34 Secondhand Exposure to Vapors From Electronic Cigarettes (Czogala et al, 2013) The average concentration of nicotine resulting from smoking tobacco cigarettes was 10 times higher than from e-cigarettes (31.60±6.91 vs. 3.32±2.49 µg/m 7xs more Particulate matter Still, in a room of 5 to or more e-cigarette users, nicotine and particulate matter levels are above healthy levels

35 Second Hand Vaping: The Take Home Message “Overall, the e-cigarette is a new source of VOCs and ultrafine/fine particles in the indoor environment. Therefore, the question of “passive vaping” can be answered in the affirmative. However, with regard to a health- related evaluation of e-cigarette consumption, the impact of vapor inhalation into the human lung should be of primary concern” (Schripp, et al., 2012).

36 Short Term Pulmonary Effects A team of scientists found that only after 5 minutes of use, e-cigarettes had immediate adverse physiologic effects, similar to some of the effects seen with tobacco smoking, including decreased FeNO. FeNo, or Fractional exhaled Nitric Oxide, shows the retardation of lung function; this measure is often used in assessing persons with asthma (Vardavas, et. al., 2012)


38 E-Cigs and Cessation: The Promise vs. The Reality: Dual Use Proof of concept study in 40 smokers not wanting to quit; Followed up at 24 weeks – 33% sustained a 50% reduction in cigarette consumption – 13% sustained an 80% reduction in cigarette consumption – 23% sustained complete abstinence Polosa et al 2011 BMC Public Health, 11(1): 786

39 E-Cigs and Cessation: The Promise vs. The Reality: Dual Use In another study comparing three different groups, 2 using different strengths of e- cigarette “juice” and one group not receiving nicotine cartridges, found that “there were significant reductions in Cigs/day comparing baseline to week 52: – Group A: 19 to 11 – Group B: 21 to 10 – Group C : 22 to 12 (Caponnette, et al., 2013).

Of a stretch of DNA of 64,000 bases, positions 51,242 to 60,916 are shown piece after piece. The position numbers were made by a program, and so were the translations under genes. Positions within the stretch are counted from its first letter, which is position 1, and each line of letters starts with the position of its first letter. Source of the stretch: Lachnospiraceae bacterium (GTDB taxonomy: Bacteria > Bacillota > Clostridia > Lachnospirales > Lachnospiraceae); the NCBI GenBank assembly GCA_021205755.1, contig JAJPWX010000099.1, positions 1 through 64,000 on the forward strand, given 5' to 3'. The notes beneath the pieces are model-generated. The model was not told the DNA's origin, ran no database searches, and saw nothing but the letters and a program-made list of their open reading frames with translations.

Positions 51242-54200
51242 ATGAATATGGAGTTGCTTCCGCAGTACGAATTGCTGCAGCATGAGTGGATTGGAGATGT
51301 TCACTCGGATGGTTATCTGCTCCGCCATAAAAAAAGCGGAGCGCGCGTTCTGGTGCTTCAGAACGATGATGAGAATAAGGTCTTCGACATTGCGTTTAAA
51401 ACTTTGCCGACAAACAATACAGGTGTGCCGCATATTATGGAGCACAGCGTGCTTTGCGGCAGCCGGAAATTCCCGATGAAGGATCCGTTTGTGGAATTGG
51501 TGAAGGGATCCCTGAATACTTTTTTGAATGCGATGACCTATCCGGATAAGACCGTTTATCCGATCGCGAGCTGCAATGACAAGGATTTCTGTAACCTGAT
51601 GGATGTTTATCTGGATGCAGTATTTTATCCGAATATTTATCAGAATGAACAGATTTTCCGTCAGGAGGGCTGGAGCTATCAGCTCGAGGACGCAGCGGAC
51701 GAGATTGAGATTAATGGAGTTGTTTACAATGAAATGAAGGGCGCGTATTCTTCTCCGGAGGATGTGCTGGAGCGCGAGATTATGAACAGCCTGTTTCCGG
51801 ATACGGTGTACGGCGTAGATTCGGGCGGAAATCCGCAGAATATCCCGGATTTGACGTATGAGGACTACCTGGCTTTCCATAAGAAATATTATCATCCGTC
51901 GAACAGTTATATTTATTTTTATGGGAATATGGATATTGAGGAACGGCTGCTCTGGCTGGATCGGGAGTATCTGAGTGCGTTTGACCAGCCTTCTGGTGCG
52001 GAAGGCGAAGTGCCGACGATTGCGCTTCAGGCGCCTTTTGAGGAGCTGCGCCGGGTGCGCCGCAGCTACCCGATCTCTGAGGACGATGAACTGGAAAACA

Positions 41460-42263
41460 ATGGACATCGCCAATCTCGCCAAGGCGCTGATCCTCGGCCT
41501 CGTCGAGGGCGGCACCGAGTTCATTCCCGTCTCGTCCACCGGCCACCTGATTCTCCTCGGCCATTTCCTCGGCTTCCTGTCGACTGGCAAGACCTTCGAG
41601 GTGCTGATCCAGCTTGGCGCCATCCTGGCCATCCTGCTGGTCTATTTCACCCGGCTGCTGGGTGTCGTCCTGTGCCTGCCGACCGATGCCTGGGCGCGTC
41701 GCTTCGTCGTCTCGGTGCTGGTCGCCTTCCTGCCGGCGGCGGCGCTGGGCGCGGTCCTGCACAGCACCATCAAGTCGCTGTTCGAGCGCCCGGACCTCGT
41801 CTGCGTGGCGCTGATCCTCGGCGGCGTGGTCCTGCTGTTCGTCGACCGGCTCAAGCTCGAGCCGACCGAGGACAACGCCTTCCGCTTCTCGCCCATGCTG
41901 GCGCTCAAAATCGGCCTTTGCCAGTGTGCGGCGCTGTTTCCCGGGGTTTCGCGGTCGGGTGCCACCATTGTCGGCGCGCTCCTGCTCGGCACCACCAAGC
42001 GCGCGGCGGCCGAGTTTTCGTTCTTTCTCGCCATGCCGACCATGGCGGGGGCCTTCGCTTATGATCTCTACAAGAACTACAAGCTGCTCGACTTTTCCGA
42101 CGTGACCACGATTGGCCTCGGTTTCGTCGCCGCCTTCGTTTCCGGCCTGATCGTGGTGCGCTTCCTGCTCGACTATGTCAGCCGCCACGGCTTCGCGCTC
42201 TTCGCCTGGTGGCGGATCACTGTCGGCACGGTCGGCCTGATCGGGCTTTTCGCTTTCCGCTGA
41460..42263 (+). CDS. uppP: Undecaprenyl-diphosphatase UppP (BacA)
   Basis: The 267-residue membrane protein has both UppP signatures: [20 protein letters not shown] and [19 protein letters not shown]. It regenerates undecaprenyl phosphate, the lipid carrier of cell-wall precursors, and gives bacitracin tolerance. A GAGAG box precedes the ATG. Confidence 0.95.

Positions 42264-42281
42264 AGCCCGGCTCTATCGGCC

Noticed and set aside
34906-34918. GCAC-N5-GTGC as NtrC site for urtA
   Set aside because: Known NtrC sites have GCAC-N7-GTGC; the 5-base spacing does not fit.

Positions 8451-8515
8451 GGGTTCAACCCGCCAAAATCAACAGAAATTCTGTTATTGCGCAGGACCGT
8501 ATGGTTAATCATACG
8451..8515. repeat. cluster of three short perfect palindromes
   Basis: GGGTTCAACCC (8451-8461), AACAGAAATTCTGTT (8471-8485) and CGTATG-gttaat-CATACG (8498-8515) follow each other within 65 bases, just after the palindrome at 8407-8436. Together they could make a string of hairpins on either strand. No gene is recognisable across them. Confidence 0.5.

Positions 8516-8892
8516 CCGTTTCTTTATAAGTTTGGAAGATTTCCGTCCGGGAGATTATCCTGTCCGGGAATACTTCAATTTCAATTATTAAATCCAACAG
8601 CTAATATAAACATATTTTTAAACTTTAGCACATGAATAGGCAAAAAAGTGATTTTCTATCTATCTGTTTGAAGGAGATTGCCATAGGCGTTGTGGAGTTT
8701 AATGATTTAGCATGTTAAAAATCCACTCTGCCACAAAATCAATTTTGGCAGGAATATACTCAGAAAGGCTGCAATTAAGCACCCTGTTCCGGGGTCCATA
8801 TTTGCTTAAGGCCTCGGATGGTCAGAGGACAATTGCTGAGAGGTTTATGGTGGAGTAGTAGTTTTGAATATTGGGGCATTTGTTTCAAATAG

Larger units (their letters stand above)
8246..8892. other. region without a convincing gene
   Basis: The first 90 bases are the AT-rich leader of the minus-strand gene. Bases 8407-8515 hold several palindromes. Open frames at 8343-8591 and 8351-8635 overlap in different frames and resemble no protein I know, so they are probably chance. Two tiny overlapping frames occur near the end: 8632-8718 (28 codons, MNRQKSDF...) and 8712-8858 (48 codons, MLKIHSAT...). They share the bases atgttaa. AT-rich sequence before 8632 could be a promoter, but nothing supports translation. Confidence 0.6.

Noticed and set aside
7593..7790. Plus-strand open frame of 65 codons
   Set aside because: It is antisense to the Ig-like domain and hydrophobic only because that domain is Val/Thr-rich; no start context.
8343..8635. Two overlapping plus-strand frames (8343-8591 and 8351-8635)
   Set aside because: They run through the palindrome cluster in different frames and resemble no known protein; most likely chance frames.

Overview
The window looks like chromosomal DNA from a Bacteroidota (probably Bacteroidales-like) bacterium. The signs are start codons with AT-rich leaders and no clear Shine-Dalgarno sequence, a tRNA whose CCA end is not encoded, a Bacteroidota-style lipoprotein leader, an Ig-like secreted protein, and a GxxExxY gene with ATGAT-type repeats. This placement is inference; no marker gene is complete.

40 E-Cigs and Cessation: The Promise vs. The Reality: Dual Use Four Country Survey Comparing Wave 7 and Wave 8 – 85% (n=146) of current ENDS users stated that they used ENDS as a tool to help them quit smoking, although only 11% of current ENDS users report having quit since Wave 7. – Quitting did not differ between users and non-users of e- cigarettes – After a year of using e-cigarettes as a cessation devise, the vast majority, 89%, had not quit and were still using regular cigarettes. (Atkison, et al., 2013).

41 E-Cigs and Cessation: The Promise vs. The Reality: Dual Use A 6-state Quitline survey collected data on 2758 treatment seekers at baseline and then again a 7 moths. The authors found that: – E-cigarette user groups were significantly less likely to be tobacco abstinent at the 7-month survey compared with participants who had never tried e-cigarettes. – The bottom line is that e-cigarette users, while using these products to quit, were not any more likely to have been successful if that had used them at all. – (Vickermann, et al., 2013)

42 From De-normalization to Renormalization From the 21 st Century to the 1950’s: Vaping is not only technologically up to date, it is everything a “girl” could want! – Vuse Ad Vuse Ad – Blu ad Blu ad

43 The Downside of Dual Use In a study of of 23 521 men and 19 201 women, aged 35–49 years, screened for cardiovascular disease risk factors in the mid 1970s and followed throughout 2002. “smoking 1–4 cigarettes per day was associated with a significantly higher risk of dying from ischemic heart disease and from all causes, and from lung cancer in women” (Bjartveit and Tverdal, 2005).

44 Renormalization


46 Need We Say More

47 Renormalization

48 Electronic Nicotine Delivery Device & Other Drugs Poisonings from E-Cigarettes and Synthetic Pot Are Surging (Spice, Black Mamba, K2, MOJO, White Widow, Hash Oil…) SeizuresHallucinations VomitingPsychosis Extreme anxietyPermanent brain damage SuicidalitySevere kidney damage Reduced blood flow to heartTachycardia Heart attackSudden cardiac arrest StrokeDelirium

49 Electronic Nicotine Delivery Device & Other Drugs New legal synthetic drug trend among young adults- a synthetic cigarette liquid known as "Blue Blossoms." Blue Blossoms fragrance is even labeled, "Not for human consumption" and "Product is not for sale to minors.” The effects of Blue Blossoms include, but are not limited to: distorted sense of time, bursts of euphoria, lowered awareness, and elevated heart rate.

50 % of stores that sell e-cigarettes in the Central Valley (HSHC 2013)